Support from Chinese abroad is often channeled through science, technology and business associations in developed countries. While the authors focus on the United States, they write that Europe, Japan, Australia and other nations are equal targets.
The Federation of Chinese Professional Associations in Europe, which is based in Frankfurt, plays a key role, they say.
"From the Baltic coast to the Alps, from the Ural Mountains to the east coast of the Atlantic Ocean, on Europe's vast earth," the association says on its Web site, "is gathered a crowd of yellow-skinned, black-haired people," whose "common ideal is to build a knowledge group of Chinese spanning expertise and subjects to push strongly for China's reform and construction." The organization lists 39 member groups in different European countries.
The top post on the site announces the Yangtze River Delta Meeting, an event being organized by the Chinese government for Sept. 9-14.
Following the link leads to a form asking applicants to list the European country they live in, their employer, their research and results, including patents, as well as details of projects they can present. It supplies a list of what the partner "science innovation parks" in China are looking for, including new aircraft materials, energy, auto and microchip technologies, cloud computing, pharmaceuticals and high-end medical equipment. All expenses inside China will be covered by the organizers, the Overseas Chinese Affairs offices of Zhejiang and Jiangsu Provinces and of Shanghai. The goal? "To serve the country."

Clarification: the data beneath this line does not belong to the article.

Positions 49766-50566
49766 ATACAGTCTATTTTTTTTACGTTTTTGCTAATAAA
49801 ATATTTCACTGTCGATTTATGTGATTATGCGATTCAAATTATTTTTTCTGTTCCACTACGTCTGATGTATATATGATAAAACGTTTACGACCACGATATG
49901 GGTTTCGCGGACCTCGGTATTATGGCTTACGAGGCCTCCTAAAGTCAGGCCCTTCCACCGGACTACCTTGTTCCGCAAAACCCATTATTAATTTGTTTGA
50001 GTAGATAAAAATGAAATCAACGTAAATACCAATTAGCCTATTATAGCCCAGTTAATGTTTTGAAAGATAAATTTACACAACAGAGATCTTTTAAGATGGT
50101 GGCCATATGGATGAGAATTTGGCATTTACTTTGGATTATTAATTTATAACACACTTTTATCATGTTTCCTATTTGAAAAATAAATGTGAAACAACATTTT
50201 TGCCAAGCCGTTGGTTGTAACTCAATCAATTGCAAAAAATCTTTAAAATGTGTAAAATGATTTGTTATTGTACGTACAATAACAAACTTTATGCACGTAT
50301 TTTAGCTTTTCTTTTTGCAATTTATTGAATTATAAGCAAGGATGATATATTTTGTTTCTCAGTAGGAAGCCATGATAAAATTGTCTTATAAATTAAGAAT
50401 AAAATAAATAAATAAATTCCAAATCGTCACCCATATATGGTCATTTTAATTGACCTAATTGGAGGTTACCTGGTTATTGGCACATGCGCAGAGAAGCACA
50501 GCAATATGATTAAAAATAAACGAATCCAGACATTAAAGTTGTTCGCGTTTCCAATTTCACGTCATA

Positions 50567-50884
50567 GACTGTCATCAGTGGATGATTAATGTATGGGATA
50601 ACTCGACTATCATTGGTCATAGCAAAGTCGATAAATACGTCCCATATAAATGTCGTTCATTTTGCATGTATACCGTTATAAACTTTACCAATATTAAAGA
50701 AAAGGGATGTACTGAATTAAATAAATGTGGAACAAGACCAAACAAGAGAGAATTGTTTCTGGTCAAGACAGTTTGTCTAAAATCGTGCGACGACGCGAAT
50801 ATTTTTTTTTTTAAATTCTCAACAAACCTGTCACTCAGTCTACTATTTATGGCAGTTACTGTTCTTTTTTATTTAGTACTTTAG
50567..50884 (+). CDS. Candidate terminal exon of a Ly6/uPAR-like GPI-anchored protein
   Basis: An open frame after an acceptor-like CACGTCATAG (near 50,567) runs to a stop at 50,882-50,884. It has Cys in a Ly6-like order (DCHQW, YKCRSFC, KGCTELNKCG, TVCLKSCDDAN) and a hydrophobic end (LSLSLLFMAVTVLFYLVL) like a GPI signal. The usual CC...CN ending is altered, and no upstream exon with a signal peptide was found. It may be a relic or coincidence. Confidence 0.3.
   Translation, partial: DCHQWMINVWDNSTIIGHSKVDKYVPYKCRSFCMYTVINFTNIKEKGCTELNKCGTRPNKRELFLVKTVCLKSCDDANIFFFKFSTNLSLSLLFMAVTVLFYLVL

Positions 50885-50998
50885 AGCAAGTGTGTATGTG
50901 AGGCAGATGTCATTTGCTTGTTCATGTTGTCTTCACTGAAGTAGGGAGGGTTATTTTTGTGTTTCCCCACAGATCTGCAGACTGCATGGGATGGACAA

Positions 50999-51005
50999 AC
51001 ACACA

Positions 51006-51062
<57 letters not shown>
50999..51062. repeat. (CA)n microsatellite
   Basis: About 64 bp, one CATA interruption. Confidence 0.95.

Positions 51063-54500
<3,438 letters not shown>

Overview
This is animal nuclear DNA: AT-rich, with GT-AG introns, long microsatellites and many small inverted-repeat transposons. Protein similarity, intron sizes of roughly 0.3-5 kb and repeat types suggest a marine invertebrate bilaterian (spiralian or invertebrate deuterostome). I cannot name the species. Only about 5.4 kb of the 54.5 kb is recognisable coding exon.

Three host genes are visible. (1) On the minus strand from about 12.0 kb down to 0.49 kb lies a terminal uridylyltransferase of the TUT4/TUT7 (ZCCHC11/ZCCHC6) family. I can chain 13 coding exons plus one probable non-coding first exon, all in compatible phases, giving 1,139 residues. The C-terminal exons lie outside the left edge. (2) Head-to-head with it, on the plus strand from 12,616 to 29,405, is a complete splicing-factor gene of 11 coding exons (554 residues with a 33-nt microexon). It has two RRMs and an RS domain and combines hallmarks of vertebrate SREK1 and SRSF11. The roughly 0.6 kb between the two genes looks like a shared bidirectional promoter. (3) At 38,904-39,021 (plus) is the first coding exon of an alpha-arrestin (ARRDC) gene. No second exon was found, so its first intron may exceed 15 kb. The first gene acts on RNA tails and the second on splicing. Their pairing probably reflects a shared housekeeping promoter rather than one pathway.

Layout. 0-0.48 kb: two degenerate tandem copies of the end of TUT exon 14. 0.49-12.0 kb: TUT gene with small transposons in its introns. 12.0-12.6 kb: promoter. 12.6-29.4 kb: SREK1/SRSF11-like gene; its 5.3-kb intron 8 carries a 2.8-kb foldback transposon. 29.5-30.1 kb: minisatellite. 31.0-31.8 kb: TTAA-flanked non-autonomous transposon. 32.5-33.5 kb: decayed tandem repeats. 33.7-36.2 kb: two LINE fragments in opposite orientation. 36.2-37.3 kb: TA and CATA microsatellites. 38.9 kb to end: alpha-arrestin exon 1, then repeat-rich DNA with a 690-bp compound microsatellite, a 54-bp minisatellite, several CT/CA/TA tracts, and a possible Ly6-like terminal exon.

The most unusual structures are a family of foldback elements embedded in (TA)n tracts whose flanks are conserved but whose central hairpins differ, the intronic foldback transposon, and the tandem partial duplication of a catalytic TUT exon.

Efforts to contact the organizers by telephone failed. One number was missing a digit, another's voice mail said the recipient was traveling, and a third rang, but no one answered on a holiday in China.
The cultural pattern for this technology acquisition effort reaches back to the 19th century, the authors write. Struggling to respond to the challenge posed by the scientifically powerful West and Japan, some Chinese reformers proposed the idea of "tiyong." "Ti" means essence, and "yong" means practical use; preserve the essence of Chinese learning but use Western learning to serve China.
In their written answers, the authors said: "China seems to think it can import or steal foreign technologies and then strip them of their political or social content."
"While they have been successful thus far in importing information and communication technologies for economic development without threatening the stability of the regime, each new wave of disruptive technologies poses dangerous challenges to the present government," they said.
"At the strategic level, the regime believes that it can separate economic liberalization from political liberalization under the so-called 'Tiananmen bargain,' whereby the population trades liberty for continued prosperity," referring to the economic and political model that deepened after the suppression of the 1989 pro-democracy demonstrations at Tiananmen Square. "This also reflects a superficial understanding of the tectonic changes under way," they said.world
This article originally appeared in The New York Times.